Airbus delivered 661 commercial aircraft last year, falling nearly 40 short of a conservatively-revised target as the airframer grappled with supply-chain issues.
The deliveries comprised 60 A350s – after accounting for a pair whose delivery to Russian carrier Aeroflot was cancelled – plus 32 A330s, 516 A320-family jets and 53 A220s.
Airbus originally aimed to deliver 720 aircraft at the beginning of last year – a modest figure given that it had already demonstrated the ability, pre-pandemic, to reach more than 800 deliveries.
But it was forced to revise this down to 700 in July 2022 as the airframer faced with ramp-up and supply-chain snags.
Airbus subsequently acknowledged in December that it was likely to fall short of this lower target, despite having successfully coped with heavy back-loading in previous years which often left it with a disproportionate number of final-quarter deliveries. The airframer handed over 98 aircraft in December.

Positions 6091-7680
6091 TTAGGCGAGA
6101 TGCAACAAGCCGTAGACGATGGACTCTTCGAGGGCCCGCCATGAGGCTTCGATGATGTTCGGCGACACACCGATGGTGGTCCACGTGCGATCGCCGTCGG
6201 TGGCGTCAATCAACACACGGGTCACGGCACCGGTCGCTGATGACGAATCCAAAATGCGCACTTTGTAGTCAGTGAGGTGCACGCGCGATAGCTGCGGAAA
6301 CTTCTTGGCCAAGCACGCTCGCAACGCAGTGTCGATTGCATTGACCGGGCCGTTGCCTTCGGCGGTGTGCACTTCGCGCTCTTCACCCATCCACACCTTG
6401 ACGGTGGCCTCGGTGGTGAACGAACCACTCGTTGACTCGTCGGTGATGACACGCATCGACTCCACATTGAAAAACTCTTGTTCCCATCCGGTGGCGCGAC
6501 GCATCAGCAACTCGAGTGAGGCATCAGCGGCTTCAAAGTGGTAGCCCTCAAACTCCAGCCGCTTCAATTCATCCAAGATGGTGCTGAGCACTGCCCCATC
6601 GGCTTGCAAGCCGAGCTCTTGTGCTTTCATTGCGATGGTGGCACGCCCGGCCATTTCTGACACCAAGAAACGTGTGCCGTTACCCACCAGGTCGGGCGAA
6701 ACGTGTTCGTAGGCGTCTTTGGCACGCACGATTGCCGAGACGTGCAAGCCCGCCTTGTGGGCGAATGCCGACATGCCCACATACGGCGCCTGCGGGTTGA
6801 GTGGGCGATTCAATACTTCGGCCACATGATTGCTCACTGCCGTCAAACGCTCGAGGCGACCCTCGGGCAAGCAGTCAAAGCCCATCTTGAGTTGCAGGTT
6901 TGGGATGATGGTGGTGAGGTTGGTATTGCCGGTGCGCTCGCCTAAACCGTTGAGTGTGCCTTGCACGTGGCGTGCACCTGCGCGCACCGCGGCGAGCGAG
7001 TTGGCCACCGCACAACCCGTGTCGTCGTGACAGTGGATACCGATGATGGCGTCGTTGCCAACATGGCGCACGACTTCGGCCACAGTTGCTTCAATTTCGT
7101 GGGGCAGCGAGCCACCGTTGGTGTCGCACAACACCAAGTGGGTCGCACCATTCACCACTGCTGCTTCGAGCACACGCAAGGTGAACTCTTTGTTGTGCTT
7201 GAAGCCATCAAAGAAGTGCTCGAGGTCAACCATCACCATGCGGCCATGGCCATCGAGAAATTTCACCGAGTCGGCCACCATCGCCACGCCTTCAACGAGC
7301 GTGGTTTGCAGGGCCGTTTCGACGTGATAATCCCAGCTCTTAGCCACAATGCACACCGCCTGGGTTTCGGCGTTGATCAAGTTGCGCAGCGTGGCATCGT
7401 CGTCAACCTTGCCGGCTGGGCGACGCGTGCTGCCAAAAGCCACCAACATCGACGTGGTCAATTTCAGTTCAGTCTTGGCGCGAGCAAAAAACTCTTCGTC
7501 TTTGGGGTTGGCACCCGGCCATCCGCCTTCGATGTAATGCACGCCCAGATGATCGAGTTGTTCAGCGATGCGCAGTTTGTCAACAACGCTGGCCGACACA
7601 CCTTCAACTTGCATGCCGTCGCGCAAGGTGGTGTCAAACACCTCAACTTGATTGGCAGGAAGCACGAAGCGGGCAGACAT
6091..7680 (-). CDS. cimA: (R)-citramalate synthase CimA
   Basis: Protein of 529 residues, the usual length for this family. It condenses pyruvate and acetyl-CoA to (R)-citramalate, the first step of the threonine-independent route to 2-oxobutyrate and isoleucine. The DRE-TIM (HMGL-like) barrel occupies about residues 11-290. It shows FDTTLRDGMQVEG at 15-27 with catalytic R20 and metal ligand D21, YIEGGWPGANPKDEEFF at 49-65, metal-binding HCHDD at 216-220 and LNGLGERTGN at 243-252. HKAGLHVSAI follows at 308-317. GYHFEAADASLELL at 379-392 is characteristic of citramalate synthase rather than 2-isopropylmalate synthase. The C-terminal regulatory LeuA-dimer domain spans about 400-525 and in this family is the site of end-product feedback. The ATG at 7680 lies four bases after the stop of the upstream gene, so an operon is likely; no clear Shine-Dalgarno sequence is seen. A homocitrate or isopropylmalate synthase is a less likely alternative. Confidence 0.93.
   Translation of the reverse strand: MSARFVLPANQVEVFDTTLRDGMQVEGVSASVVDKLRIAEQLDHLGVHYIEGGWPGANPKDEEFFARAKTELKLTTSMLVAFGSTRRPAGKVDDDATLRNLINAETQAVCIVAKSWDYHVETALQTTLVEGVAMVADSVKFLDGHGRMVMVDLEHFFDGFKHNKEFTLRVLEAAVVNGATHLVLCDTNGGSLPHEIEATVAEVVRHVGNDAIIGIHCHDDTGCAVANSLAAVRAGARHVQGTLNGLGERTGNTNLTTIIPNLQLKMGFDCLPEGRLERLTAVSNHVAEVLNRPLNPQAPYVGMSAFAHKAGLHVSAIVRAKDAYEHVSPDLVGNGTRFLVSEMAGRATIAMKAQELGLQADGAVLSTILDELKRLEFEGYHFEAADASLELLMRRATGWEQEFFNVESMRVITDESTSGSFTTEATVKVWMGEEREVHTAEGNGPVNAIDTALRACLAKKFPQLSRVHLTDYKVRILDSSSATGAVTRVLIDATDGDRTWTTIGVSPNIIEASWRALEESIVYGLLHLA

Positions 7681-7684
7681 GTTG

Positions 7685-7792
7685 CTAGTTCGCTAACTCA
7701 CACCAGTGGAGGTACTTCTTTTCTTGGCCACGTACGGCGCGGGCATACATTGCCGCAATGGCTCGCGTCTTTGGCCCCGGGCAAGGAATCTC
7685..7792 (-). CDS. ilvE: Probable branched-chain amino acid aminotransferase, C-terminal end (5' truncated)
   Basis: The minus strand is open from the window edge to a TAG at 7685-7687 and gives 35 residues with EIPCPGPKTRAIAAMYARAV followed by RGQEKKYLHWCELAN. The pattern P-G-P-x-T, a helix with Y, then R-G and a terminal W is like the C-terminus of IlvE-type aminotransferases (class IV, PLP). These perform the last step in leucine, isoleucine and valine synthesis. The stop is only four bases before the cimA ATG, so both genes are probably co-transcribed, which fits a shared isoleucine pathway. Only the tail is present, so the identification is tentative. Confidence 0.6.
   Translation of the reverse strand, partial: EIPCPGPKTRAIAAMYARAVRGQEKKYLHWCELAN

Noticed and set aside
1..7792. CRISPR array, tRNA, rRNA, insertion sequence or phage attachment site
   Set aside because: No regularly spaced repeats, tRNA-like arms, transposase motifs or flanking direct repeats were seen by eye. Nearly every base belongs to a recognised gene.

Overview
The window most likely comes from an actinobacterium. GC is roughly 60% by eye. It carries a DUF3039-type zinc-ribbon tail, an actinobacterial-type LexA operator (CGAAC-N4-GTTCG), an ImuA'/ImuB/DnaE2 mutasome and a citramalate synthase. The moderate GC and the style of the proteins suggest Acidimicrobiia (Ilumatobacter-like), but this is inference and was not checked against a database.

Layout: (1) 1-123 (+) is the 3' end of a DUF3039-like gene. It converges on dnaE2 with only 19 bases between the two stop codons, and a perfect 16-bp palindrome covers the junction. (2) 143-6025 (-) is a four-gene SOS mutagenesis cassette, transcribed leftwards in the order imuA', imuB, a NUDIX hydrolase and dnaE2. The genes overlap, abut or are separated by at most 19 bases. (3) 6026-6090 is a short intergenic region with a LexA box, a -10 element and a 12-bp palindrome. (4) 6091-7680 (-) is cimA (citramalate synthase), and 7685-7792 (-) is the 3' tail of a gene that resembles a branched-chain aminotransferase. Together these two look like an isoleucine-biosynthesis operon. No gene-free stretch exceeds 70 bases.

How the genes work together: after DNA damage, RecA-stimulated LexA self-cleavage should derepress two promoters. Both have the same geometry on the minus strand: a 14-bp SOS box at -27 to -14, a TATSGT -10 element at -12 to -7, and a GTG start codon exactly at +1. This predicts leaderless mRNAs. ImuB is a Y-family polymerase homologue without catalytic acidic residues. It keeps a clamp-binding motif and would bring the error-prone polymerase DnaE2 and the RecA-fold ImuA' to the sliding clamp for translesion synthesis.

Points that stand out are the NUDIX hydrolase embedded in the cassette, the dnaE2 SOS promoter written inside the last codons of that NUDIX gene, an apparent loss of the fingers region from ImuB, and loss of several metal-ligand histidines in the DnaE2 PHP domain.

The airframer has been striving to increase output on its A320neo-family line, with the intention of reaching a monthly rate of 65 aircraft in early 2024 and 75 in 2025.
Chief executive Guillaume Faury acknowledges that the deliveries figure is “obviously less than we were targeting”, but highlights the “complexity of the operating environment”.
Airbus gross orders for last year reached four figures, standing at 1,078 aircraft, although cancellations left it with a net total of 820 – including an overall negative net figure for its widebody lines.
“The significant order intake covering all our aircraft families including freighters, reflects the strength and competitiveness of our product line,” says Faury. “We continue our ramp-up trajectory to deliver on our backlog.”
Airbus recorded net orders for 10 A350s, but a net deficit of 65 A330s. Its single-aisle range, however, took 875 net orders including 105 A220s.